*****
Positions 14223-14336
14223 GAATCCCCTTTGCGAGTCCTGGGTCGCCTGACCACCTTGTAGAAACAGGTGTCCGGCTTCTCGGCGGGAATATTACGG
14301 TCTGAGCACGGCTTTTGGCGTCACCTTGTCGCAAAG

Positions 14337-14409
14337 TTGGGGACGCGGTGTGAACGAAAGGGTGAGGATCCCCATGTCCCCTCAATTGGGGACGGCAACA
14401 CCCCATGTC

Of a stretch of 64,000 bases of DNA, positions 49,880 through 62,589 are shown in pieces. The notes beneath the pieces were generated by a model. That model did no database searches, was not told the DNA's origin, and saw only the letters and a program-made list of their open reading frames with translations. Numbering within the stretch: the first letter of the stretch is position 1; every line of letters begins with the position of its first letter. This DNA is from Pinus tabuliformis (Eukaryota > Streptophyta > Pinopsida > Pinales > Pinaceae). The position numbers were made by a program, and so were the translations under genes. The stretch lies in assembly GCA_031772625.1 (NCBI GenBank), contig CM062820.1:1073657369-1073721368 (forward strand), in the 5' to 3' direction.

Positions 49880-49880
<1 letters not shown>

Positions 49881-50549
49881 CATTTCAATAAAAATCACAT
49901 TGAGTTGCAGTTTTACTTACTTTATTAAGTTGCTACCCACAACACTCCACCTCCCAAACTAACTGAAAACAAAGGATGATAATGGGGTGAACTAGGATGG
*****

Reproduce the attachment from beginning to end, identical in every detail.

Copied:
Positions 14223-14336
14223 GAATCCCCTTTGCGAGTCCTGGGTCGCCTGACCACCTTGTAGAAACAGGTGTCCGGCTTCTCGGCGGGAATATTACGG
14301 TCTGAGCACGGCTTTTGGCGTCACCTTGTCGCAAAG

Positions 14337-14409
14337 TTGGGGACGCGGTGTGAACGAAAGGGTGAGGATCCCCATGTCCCCTCAATTGGGGACGGCAACA
14401 CCCCATGTC

Of a stretch of 64,000 bases of DNA, positions 49,880 through 62,589 are shown in pieces. The notes beneath the pieces were generated by a model. That model did no database searches, was not told the DNA's origin, and saw only the letters and a program-made list of their open reading frames with translations. Numbering within the stretch: the first letter of the stretch is position 1; every line of letters begins with the position of its first letter. This DNA is from Pinus tabuliformis (Eukaryota > Streptophyta > Pinopsida > Pinales > Pinaceae). The position numbers were made by a program, and so were the translations under genes. The stretch lies in assembly GCA_031772625.1 (NCBI GenBank), contig CM062820.1:1073657369-1073721368 (forward strand), in the 5' to 3' direction.

Positions 49880-49880
<1 letters not shown>

Positions 49881-50549
49881 CATTTCAATAAAAATCACAT
49901 TGAGTTGCAGTTTTACTTACTTTATTAAGTTGCTACCCACAACACTCCACCTCCCAAACTAACTGAAAACAAAGGATGATAATGGGGTGAACTAGGATGG